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Editor: Paul L. Caron, Dean
Pepperdine University School of Law

Thursday, August 3, 2017

Allard: Valuing The Bar Exam — A Call To 'Poll the Customers'

Allard (2018)TaxProf Blog op-ed:  Valuing the Bar Exam: A Call to "Poll the Customers," by Nicolas W. Allard (Dean, Brooklyn):

No doubt you have heard the aphorism: "everybody complains about the weather but no one can do anything about it".  Well, the bar exam is easier to change than the weather and at least this time of year there are more complaints about it.

Recently, I and other legal educators and leaders, such as Georgia State University, School of Law Professor Andrea Curcio (Scholarship on Bar Exam Alternatives Needed (July 28, 2017)), noted that there has been little change despite years of growing concerns about the need to overhaul the outdated structure of the bar exam.  The entire process is a painfully time consuming, costly, creaky drawbridge to law practice that neither serves the profession nor the public.  The many responsibilities and calendars of those concerned in the judiciary, professional organizations and law schools leads to episodic reactive responses to problems as they pop up.  It is like an unsatisfying game of whack-a-mole rather than sustained critical thinking and research with an eye to meaningful, comprehensive reform.   The sheer inertia favoring the status quo is formidable and it is reinforced by the interlocking relationships of those who benefit from perpetuating the only game in town: a testing business that impolitely might be described as an unregulated monopoly.  Unchallenged by competition and tolerated by the establishment, the bar exam continues to offer an expensive time consuming all or nothing rite of passage only twice a year whose benefits are assumed but not proven.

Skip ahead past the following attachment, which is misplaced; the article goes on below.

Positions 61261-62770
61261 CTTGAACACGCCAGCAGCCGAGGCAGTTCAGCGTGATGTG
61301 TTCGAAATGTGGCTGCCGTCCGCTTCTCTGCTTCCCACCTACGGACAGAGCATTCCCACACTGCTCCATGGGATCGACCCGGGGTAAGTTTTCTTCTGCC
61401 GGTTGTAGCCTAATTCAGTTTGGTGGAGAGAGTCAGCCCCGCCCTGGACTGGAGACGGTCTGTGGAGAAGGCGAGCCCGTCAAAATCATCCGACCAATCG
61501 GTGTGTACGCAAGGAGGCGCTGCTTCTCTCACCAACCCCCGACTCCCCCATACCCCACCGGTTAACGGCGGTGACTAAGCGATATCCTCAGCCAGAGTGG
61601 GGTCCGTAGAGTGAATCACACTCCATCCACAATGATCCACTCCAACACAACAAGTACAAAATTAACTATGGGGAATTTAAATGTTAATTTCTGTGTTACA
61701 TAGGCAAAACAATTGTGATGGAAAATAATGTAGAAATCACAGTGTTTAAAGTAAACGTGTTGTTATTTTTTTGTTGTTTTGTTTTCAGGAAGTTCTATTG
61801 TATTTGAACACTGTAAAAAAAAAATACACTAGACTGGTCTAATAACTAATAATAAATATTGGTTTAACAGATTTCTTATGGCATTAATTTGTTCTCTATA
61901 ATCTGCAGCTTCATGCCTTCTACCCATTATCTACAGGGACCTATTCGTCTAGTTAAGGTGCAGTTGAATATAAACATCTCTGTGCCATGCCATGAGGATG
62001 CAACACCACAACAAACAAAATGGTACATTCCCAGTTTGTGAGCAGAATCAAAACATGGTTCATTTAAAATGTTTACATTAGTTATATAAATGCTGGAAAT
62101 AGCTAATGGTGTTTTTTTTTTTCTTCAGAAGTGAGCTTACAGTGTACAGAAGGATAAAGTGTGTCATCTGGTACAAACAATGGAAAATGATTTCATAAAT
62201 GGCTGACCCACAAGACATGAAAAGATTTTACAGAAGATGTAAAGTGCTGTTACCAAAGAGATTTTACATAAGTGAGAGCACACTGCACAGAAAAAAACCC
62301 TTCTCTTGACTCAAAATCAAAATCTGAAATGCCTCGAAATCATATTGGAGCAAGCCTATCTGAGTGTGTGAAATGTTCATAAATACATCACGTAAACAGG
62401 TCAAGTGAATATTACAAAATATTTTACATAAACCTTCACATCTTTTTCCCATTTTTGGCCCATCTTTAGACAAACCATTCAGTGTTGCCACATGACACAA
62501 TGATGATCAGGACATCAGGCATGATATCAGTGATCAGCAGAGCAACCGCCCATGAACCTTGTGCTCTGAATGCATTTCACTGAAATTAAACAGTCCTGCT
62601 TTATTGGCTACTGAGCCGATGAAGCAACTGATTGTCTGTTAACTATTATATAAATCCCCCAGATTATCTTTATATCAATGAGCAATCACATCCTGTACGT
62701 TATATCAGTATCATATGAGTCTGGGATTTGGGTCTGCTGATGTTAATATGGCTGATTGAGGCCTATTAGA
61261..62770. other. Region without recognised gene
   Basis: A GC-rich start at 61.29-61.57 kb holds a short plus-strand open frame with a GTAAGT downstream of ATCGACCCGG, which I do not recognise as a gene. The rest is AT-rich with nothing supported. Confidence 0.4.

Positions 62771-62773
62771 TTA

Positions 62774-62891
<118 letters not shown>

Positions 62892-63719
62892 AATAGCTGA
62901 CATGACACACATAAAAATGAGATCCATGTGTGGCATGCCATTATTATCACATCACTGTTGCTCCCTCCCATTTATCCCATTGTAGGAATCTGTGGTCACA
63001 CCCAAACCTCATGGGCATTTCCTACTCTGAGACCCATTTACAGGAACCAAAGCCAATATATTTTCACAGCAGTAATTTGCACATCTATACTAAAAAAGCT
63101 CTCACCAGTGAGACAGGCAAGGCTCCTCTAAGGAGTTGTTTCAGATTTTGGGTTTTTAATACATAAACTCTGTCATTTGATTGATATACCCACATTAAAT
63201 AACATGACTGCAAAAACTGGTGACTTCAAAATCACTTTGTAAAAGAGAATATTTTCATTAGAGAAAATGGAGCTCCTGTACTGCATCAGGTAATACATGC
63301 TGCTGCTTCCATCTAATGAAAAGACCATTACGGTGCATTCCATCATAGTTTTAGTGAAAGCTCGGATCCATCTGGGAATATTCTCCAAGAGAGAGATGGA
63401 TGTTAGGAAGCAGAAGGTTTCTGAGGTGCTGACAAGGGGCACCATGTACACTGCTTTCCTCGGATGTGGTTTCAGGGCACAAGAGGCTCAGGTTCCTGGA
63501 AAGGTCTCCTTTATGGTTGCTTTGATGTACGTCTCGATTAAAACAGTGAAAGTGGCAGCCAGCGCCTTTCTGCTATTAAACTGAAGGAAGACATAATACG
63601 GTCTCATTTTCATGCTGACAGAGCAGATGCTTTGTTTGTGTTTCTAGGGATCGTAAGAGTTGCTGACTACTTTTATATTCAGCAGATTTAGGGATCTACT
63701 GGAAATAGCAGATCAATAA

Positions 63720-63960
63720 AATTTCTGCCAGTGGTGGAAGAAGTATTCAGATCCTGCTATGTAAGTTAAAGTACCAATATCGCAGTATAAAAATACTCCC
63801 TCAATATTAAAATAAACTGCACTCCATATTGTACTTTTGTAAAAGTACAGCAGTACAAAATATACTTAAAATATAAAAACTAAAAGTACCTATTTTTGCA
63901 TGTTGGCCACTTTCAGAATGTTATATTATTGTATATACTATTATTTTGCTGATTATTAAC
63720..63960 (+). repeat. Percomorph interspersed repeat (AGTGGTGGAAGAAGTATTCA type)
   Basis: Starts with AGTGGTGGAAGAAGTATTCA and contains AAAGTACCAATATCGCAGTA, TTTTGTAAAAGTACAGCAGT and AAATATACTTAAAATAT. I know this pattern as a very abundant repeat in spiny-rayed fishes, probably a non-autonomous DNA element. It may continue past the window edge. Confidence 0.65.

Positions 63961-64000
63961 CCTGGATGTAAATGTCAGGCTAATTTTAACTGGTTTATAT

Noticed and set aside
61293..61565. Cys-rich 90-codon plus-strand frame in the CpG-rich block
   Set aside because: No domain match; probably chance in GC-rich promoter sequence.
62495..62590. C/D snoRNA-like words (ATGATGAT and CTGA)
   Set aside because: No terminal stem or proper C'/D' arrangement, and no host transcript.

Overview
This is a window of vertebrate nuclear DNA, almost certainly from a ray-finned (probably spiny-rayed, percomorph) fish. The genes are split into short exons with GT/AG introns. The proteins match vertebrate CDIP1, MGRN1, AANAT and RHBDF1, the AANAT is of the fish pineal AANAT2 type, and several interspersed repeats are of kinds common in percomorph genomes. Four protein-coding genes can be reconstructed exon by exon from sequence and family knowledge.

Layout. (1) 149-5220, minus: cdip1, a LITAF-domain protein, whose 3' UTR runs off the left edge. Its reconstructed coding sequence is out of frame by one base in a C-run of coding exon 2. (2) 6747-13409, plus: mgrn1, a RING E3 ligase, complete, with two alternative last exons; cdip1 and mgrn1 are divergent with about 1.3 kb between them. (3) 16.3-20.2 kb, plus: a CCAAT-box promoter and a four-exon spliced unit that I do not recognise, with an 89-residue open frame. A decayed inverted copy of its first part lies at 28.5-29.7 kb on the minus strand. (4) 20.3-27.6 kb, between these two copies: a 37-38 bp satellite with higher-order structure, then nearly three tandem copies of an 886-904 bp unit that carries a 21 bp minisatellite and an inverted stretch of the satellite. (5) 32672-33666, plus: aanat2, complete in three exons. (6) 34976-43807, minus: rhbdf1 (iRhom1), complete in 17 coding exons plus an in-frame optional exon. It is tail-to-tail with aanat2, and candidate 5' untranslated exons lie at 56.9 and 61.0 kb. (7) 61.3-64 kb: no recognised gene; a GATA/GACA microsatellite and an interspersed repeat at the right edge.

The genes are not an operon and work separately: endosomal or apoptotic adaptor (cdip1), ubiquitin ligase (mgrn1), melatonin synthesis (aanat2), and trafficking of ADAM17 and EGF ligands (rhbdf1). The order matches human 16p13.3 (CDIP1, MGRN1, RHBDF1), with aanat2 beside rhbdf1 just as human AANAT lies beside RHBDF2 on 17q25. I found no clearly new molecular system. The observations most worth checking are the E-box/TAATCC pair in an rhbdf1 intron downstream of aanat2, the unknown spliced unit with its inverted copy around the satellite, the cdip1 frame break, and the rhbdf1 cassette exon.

But the ice may be finally cracking under this seemingly impenetrable system. California has begun to look at the bar exam's content validity, and its State Supreme Court has stripped bar examiners of their authority to determine the passing score on bar exam.  Professor Deborah Merritt of Ohio State University, Moritz School of Law and I both have called for an independent national commission to address comprehensive reform. And, most recently, Professor Curcio called for an open and unbiased examination of the status quo by legal scholars as well as having law review student editors consider symposium issues focused on bar exam alternatives.

This momentum might be further advanced by another novel idea: rather than simply assert that the bar exam serves a worthy purpose which justifies its existence in its current form, why not ask the "customers" of the bar exam to tell us what they think about the test? Why not poll people who have studied and taken the bar exam while the experience is fresh in their minds? Why not also ask employers what they think about the value of the exam to the lawyers they hire?  Survey relatively new lawyers who have been practicing for, say, three to eight years and ask whether there is value in what they studied to pass the bar.

A national professional poll is in order. Or, perhaps an online survey by a colleague in the academy or a journalist who can analyze and publish the results.  The experts no doubt can improve on this quick and dirty list of potential lines of inquiry:

Ask Grads:

  1. Do you believe that the bar exam accurately measured your readiness for practice and was it relevant to either your legal education or your intended work in practice?
  2. Do you believe that preparing for the bar exam improved your readiness to practice law?
  3. Do you feel more capable or more confident to practice in your area of interest?
  4. Could the time spent preparing for the bar exam have been put to better use?
  5. In what ways do you believe that preparing for the bar exam will advance your capabilities as a lawyer?
  6. Overall, was the bar exam worth the time and money you invested in passing it?
  7. What changes would you suggest to improve the licensing of new lawyers?

Ask Employers:

  1. Are your new associates better lawyers for having studied for the bar exam?
  2. Do you believe that the areas most heavily tested by the bar are a useful reflection of what a practicing lawyer must know for your firm or company?